House projects in 2019 were very minor,  though I did do some flood-proofing in the basement and also began soundproofing the door between my piano studio and Zonya’s kitchen—a much-needed effort!

House prices in our neighborhood continue to rise. More vacant homes are being refurbished and inhabited, including on our own street. The real estate website Zillow, which estimated our house value at $81,000 back in March 2016 just before we bought it for $65,000, now estimates our house is worth about $215,000.

Church and Witness

As I shared last year, we are no longer actively pursuing a formal church plant in our neighborhood. We have been attending Cellebration Fellowship in Clarkston, GA, for over a year now. The people there have been welcoming, and we have fit in as we are able. I’m recruited to play piano most Sundays and I preached one sermon this year; the girls enjoy Sunday school; and we’ve all been blessed by the various personal expressions of friendship we’ve received. Loneliness is still real for most of us, however, and Zonya and I are experiencing the common midlife awareness that life has not turned out as we once dreamed.

Despite our questions, “the house that God bought” saw ministry opportunities over the past year, such as:

  • Many piano students and a “Living Room Recital”
  • A neighbor girl who often comes looking for our daughters
  • A hungry man who sometimes knocks on our door
  • Several new neighbors glad for friendship and support
  • Our own children, whom Zonya faithfully homeschools
  • A couple who stays overnight when they come to Atlanta for medical appointments
  • My blog writing efforts
  • Praying for God to put his angels around our neighborhood each night
  • International students who came for a vegetarian Thanksgiving

Dad’s Health

At risk of turning this post into a virtual Christmas letter, I’ll mention one more big change in our family in 2019: This fall we learned that my dad’s cancer has returned, with a tumor in his chest (non-Hodgkin’s lymphoma). In early December we traveled to Canada, where we helped Dad and Mom and my siblings weigh this sorrow and make decisions about treatment. Dad and Mom have decided not to pursue any chemo, but simply to trust to God the number of his remaining days. Doctors predict less than six months; God knows.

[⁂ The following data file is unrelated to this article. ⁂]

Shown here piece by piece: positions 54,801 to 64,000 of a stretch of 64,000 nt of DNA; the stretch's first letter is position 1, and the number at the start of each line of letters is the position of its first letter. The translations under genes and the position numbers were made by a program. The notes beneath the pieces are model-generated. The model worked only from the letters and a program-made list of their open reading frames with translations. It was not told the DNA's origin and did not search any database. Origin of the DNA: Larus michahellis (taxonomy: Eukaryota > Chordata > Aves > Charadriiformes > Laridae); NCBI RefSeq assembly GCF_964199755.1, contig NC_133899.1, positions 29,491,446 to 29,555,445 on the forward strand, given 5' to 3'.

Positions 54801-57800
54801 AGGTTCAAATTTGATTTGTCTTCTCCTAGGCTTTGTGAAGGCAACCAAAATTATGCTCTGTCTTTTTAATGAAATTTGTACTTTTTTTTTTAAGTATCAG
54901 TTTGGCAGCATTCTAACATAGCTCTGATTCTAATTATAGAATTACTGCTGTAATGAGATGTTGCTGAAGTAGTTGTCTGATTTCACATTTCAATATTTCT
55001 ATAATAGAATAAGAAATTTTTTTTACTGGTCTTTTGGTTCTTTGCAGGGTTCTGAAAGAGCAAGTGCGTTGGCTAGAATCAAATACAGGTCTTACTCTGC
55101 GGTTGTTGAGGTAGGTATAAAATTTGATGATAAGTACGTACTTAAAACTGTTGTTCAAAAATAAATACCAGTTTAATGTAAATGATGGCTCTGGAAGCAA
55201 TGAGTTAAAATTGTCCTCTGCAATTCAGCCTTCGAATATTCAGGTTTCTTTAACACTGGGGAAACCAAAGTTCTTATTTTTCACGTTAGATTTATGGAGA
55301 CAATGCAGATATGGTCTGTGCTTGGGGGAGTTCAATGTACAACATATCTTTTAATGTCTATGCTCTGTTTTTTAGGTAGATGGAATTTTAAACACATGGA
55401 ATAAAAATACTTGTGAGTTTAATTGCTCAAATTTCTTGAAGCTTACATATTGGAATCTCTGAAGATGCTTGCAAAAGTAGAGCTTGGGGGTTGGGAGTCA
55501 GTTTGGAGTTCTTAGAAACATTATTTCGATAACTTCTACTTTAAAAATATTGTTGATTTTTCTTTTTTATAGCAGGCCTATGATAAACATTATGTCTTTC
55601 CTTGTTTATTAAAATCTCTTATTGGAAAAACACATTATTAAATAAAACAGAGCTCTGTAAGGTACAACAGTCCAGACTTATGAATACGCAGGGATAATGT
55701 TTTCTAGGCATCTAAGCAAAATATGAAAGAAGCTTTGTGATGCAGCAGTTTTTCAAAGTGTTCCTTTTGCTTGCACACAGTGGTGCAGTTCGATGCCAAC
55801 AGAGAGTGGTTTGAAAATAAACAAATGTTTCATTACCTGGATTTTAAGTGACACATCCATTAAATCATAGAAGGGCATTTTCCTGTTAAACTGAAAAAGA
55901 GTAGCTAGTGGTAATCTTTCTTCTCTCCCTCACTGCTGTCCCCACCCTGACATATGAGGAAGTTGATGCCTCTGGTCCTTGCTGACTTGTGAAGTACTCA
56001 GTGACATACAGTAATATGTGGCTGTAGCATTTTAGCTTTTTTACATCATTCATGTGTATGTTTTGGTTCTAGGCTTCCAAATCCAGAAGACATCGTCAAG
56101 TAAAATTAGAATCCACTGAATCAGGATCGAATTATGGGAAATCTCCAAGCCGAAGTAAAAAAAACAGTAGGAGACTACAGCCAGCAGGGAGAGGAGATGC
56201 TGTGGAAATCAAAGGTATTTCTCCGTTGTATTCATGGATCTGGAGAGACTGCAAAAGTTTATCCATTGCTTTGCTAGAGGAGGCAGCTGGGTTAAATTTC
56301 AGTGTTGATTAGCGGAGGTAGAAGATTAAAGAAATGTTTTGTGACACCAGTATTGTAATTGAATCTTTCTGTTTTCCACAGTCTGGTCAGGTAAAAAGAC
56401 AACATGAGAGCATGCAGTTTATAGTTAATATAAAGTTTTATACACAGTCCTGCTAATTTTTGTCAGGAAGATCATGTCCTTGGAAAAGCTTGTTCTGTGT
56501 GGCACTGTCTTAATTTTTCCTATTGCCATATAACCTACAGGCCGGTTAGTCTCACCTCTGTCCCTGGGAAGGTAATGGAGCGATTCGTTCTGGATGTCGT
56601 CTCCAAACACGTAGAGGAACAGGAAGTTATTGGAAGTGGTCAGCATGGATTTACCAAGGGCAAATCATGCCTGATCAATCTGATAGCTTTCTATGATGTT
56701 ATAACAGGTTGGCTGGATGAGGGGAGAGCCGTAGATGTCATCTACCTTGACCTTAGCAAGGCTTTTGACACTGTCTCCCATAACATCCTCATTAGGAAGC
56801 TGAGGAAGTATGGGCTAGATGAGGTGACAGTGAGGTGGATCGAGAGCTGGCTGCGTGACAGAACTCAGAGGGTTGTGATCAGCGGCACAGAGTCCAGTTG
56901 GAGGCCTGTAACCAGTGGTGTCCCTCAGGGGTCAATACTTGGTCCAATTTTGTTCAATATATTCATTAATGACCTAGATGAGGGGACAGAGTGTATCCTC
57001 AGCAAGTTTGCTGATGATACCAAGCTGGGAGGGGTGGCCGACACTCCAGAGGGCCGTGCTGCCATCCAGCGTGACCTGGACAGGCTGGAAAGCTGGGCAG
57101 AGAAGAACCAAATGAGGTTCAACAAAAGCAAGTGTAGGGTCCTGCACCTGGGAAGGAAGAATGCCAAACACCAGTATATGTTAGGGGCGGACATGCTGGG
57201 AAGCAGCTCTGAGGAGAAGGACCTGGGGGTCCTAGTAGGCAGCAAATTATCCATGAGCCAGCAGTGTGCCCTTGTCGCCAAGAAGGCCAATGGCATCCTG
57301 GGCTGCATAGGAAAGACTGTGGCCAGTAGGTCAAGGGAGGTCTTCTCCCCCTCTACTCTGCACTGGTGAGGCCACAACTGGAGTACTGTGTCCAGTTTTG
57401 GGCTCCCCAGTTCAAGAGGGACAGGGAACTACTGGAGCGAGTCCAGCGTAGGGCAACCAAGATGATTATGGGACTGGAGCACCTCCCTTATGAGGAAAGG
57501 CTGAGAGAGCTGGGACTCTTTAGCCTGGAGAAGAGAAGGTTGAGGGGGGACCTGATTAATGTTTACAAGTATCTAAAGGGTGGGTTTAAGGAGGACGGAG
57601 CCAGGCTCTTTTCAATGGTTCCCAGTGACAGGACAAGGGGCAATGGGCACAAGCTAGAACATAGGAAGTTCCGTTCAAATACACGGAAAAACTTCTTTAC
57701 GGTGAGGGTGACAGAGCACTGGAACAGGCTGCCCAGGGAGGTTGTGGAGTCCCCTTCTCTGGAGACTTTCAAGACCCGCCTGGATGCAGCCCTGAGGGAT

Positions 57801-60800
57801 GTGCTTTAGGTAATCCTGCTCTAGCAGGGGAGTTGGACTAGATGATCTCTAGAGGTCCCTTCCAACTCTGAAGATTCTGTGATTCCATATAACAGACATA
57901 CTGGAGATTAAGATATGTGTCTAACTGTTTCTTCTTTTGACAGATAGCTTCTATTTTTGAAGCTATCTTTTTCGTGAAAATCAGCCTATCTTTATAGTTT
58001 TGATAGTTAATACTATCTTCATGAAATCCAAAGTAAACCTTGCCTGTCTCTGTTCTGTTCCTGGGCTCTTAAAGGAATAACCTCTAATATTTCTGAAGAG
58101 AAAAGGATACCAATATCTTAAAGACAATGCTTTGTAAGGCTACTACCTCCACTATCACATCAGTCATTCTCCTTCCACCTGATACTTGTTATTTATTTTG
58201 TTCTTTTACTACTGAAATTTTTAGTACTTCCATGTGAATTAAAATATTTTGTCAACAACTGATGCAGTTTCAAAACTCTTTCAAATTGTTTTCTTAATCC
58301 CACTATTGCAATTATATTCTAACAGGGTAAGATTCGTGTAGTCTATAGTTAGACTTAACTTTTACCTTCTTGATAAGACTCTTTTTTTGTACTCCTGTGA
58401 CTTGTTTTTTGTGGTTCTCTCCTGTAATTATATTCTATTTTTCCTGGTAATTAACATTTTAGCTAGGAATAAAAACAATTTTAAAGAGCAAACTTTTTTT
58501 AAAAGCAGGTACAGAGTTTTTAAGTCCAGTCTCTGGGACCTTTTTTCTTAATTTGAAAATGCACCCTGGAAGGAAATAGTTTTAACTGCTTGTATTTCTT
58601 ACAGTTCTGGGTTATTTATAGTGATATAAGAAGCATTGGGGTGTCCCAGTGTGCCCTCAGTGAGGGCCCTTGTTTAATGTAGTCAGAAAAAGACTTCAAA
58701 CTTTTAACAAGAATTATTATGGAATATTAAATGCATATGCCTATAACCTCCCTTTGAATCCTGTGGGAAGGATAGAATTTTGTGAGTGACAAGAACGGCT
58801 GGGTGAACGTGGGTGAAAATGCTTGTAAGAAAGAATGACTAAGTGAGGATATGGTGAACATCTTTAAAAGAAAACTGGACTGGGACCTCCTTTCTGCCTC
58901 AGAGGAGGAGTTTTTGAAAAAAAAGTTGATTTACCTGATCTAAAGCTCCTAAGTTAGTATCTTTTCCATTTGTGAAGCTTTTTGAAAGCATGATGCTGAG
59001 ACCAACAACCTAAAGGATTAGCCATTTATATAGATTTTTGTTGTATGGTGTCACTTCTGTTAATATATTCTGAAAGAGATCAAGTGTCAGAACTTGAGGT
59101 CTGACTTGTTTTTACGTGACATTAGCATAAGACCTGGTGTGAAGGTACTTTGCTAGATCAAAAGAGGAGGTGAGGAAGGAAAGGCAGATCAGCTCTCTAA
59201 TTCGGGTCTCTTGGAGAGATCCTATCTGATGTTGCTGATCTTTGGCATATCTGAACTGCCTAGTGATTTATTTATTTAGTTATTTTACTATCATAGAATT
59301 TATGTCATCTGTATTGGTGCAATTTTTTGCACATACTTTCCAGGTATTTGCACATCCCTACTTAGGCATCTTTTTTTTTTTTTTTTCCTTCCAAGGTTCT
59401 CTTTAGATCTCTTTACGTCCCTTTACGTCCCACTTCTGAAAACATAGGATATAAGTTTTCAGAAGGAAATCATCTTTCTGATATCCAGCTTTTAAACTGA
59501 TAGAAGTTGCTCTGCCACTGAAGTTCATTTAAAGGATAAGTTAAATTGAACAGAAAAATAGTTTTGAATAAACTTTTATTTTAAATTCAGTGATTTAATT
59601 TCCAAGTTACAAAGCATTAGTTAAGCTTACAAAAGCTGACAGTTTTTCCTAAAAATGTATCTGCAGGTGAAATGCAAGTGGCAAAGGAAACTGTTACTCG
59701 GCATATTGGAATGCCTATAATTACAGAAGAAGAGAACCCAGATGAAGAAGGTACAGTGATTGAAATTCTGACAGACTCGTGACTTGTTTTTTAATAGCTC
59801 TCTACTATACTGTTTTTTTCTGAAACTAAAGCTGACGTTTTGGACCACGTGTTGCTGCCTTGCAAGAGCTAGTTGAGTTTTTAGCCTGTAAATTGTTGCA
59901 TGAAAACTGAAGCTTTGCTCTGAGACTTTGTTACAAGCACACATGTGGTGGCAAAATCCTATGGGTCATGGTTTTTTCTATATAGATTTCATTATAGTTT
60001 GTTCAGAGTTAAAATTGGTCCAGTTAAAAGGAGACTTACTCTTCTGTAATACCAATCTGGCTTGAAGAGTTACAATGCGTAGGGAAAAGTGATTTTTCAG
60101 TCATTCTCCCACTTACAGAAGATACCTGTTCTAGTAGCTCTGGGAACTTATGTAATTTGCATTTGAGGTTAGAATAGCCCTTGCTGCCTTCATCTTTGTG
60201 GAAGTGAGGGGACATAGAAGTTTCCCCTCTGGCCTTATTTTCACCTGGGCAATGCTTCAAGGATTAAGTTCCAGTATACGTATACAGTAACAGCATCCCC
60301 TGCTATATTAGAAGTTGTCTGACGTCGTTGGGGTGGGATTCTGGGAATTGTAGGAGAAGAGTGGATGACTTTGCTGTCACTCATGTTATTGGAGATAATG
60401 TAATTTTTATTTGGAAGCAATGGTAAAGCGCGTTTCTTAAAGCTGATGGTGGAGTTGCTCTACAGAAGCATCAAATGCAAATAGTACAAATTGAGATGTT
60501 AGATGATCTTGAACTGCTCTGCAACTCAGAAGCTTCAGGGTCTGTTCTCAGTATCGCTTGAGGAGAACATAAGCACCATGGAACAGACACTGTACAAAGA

It was a special privilege to spend time with Dad during this visit, joining him and Mom at the medical clinic when the results of his latest biopsy were shared, hearing stories from his boyhood days, and praying together as a family. Thanks to each of you who are praying for Dad!

Me with my parents, Ken and Elaine Gingrich.

We remain deeply grateful for all our churchfunding supporters.  We welcome your prayers as we seek God’s light for the coming year. We want to faithfully steward this house for Jesus in 2020 and be salt and light in our community.

For Christ and his Church,
Dwight Gingrich

  1. Accountant readers might notice that figure is $250 less than what I reported a year ago. That is because on December 31, 2018—after I published my 2018 year-end report—one lender changed his $250 loan into a gift. (Thanks again!)